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Fruits & Vegetables Grown in Italy

Row vine green grape in champagne vineyards at montagne de reims on countryside village background, France
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Italy has more than 25 million acres of farmland, which produces a variety of vegetables and fruits that are major components of the country's cuisine. Gardening and fresh produce are an important part of the Italian lifestyle, particularly home gardens. From juicy tomatoes and grapes to meaty olives and figs, there are many fruits and vegetables grown in Italy that flourish in its rich soil.

Lemons Grown in Italy

Sfusato amalfitano lemons along the lemon's path, Ravello to Maiori
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Lemons are one of the most common fruit trees in Italian gardens, whether for cooking, medicinal use or ornamental purposes. The fruit grows slowly on the lemon trees (​Citrus​ x ​limon​) from a light green to a bright yellow, large, cylindrical fruit with a thick rind. Trees grow in sunny areas but must be brought indoors for regions with cold winters.

Lemon trees grow in the southern areas of the country, and the flavor will vary from sweet to sour to tangy depending on the surrounding soil and region. Lemons are used not only for decoration, but eaten fresh, used in seasoning (for the acidic flavor), grilling, made into juice and added to beverages.

Figs Grown in Italy

Close-up of figs on wooden table
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The fig tree (​Ficus carica​) is a common addition to any Italian garden because it is one of the easiest fruit trees to grow. Figs are a fruit that resembles a light green plum on the tree, with a pink tender flesh on the inside. When dried out, figs become silver dollar-sized and soft, ranging in color from tan to purple. They have a sweet, tart flavor and are often incorporated into Italian fruit dishes, offered on cheese and wine platters, added to salads, eaten raw or used as an ingredient in sauces.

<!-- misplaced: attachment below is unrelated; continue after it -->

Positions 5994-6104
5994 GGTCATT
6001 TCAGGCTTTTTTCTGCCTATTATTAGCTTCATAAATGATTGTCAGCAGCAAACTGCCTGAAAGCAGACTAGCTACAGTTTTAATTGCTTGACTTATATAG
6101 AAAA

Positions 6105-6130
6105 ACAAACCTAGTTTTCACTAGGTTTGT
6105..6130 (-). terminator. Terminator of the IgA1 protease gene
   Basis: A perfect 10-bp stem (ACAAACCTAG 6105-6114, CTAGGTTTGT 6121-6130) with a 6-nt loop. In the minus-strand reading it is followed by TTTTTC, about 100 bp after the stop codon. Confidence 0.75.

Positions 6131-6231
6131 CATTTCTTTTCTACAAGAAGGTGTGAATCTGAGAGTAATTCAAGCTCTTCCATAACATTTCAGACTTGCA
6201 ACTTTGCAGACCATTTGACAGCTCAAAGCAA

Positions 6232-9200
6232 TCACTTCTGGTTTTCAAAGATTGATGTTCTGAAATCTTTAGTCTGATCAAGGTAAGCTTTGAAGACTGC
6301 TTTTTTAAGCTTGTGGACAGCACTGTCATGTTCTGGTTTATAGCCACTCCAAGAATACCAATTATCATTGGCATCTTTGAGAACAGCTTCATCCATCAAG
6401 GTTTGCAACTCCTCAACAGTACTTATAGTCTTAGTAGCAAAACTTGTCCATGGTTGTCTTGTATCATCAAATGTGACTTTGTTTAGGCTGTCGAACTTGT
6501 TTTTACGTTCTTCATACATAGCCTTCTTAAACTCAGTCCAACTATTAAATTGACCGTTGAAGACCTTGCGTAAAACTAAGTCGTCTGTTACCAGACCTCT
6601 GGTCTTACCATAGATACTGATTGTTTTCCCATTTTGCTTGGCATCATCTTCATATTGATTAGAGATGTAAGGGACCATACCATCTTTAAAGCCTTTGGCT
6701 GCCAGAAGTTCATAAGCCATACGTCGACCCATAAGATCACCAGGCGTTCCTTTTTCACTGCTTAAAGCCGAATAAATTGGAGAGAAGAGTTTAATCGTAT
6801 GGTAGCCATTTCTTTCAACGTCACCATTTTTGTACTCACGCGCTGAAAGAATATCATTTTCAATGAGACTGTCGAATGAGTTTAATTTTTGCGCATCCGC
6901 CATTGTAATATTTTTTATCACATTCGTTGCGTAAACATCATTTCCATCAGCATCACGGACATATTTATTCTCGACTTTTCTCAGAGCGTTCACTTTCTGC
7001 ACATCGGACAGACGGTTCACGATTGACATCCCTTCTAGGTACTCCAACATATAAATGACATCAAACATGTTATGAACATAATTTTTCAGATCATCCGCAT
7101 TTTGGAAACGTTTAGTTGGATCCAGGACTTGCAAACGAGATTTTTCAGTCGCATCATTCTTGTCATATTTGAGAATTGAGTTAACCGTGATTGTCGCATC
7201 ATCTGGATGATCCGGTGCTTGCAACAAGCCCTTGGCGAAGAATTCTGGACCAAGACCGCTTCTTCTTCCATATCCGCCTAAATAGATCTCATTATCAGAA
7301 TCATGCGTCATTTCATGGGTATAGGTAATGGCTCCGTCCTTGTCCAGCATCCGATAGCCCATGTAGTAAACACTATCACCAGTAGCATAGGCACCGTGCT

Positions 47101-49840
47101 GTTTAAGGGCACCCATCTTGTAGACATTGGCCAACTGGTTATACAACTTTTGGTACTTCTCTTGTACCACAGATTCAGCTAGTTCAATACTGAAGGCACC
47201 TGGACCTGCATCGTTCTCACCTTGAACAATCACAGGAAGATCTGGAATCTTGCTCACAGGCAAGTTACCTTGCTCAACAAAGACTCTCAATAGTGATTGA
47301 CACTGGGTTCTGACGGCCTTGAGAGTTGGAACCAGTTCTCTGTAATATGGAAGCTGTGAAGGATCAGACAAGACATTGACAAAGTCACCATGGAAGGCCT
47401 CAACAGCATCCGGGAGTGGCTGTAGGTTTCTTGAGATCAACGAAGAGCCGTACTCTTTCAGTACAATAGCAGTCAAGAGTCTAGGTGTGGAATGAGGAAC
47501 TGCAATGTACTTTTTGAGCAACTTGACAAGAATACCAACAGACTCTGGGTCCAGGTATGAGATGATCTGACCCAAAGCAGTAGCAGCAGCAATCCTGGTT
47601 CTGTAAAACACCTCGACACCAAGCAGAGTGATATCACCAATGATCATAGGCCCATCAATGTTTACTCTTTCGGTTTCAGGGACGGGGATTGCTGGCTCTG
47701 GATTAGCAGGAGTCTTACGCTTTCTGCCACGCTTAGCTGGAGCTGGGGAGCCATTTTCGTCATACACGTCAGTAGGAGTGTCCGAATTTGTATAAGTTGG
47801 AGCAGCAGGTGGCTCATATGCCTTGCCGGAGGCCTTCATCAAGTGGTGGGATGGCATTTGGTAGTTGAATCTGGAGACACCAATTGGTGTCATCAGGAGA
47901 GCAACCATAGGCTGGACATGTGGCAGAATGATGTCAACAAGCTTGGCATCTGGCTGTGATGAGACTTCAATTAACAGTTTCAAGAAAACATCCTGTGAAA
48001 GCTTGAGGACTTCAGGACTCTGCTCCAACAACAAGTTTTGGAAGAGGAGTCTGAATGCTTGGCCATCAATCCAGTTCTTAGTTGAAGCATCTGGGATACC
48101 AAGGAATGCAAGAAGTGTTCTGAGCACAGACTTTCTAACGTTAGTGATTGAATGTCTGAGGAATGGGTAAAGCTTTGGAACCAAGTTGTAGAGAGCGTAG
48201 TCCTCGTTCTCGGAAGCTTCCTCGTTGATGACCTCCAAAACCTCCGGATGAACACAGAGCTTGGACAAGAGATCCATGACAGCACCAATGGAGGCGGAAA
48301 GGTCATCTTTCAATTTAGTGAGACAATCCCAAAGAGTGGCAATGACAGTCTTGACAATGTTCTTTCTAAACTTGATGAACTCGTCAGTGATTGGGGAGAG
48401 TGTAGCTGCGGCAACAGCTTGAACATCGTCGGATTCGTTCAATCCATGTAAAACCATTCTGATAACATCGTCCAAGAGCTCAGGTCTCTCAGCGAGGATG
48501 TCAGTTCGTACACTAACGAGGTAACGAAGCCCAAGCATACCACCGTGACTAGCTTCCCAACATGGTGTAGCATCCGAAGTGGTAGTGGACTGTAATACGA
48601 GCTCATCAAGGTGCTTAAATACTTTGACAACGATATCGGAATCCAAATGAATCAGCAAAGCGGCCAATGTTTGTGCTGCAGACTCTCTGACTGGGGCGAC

When figs flourish in the wild, they grow on rocky hillsides to absorb full sunshine. When grown in a home garden, fig trees will thrive in nearly any area with full sun and require little maintenance or pruning.

Olives Grown in Italy

Green, organic olive tree at sunset
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Olives are synonymous with Italy (especially southern Italy), particularly for olive oil production that dates back to 7th century B.C. Italy is the second largest olive oil producer in the entire world, according to ItalianFood.net. Olive trees (​Olea europaea​) can grow in fields for miles, with colors ranging from black to green to pink, with meaty flesh and sometimes a hard pit in the middle.

Besides olive oil production, olives are used often in cooking, mashed into tapenades or with pate, eaten raw, added to beverages, chopped raw into hot and cold salads, blended into sauces or grilled on skewers with meat or other vegetables.

Tomatoes Grown in Italy

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tomatoes image by Horticulture from Fotolia.com

Besides olives, Italy is among the world's leaders in tomato production and is the largest producer in Europe. Tomato plants (​Solanum lycopersicum​) are cultivated mostly in southern Campagna, northern Puglia, and Sicily, according to the Steinhauser Group, and need partial sun and protection from frost. Tomatoes are incorporated into many types of dishes, but are most popular for simmering in fresh tomato sauces, chopped raw for salads, grilled or stuffed.

Grapes Grown in Italy

Barolo vineyards at sunset, Langhe wine region, Italy
© Marco Bottigelli/Moment/GettyImages

Italy has approximately 1.7 million acres (719,000 hectares) of grape vineyards running along coastlines and mountains, the third largest in the world as of 2020, according to Forbes. Grapes are grown in almost every single region of the country, and dozens of varieties are produced. Besides wine, grapes are served on Italian fruit dishes to be eaten fresh, paired with cheese, added to Italian fruit salads, and incorporated into desserts, juice and sauces.

Popular Vegetables in Italy

Close-up of several purple eggplants
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Numerous vegetables also grow in Italy. Popular vegetables in Italy include eggplant, artichokes, and potatoes. Other fruits include apples, pears, and quince.

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